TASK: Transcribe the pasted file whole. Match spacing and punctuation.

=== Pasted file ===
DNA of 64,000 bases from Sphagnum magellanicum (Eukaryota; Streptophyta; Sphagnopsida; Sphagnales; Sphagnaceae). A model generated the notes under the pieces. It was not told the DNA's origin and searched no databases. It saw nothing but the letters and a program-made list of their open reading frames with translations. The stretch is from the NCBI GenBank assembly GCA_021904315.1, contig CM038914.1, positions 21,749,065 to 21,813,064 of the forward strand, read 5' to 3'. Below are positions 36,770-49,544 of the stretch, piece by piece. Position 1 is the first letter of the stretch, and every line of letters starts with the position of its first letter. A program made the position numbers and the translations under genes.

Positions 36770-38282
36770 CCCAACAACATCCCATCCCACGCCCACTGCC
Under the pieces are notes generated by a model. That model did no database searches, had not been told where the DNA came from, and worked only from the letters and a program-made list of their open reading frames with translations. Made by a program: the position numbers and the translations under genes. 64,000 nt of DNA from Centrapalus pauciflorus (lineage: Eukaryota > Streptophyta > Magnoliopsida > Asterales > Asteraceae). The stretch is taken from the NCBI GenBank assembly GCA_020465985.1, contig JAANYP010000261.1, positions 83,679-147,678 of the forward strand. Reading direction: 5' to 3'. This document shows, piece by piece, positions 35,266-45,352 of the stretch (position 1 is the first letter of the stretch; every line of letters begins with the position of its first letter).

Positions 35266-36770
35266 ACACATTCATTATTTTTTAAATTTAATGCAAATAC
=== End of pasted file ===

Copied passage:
DNA of 64,000 bases from Sphagnum magellanicum (Eukaryota; Streptophyta; Sphagnopsida; Sphagnales; Sphagnaceae). A model generated the notes under the pieces. It was not told the DNA's origin and searched no databases. It saw nothing but the letters and a program-made list of their open reading frames with translations. The stretch is from the NCBI GenBank assembly GCA_021904315.1, contig CM038914.1, positions 21,749,065 to 21,813,064 of the forward strand, read 5' to 3'. Below are positions 36,770-49,544 of the stretch, piece by piece. Position 1 is the first letter of the stretch, and every line of letters starts with the position of its first letter. A program made the position numbers and the translations under genes.

Positions 36770-38282
36770 CCCAACAACATCCCATCCCACGCCCACTGCC
Under the pieces are notes generated by a model. That model did no database searches, had not been told where the DNA came from, and worked only from the letters and a program-made list of their open reading frames with translations. Made by a program: the position numbers and the translations under genes. 64,000 nt of DNA from Centrapalus pauciflorus (lineage: Eukaryota > Streptophyta > Magnoliopsida > Asterales > Asteraceae). The stretch is taken from the NCBI GenBank assembly GCA_020465985.1, contig JAANYP010000261.1, positions 83,679-147,678 of the forward strand. Reading direction: 5' to 3'. This document shows, piece by piece, positions 35,266-45,352 of the stretch (position 1 is the first letter of the stretch; every line of letters begins with the position of its first letter).

Positions 35266-36770
35266 ACACATTCATTATTTTTTAAATTTAATGCAAATAC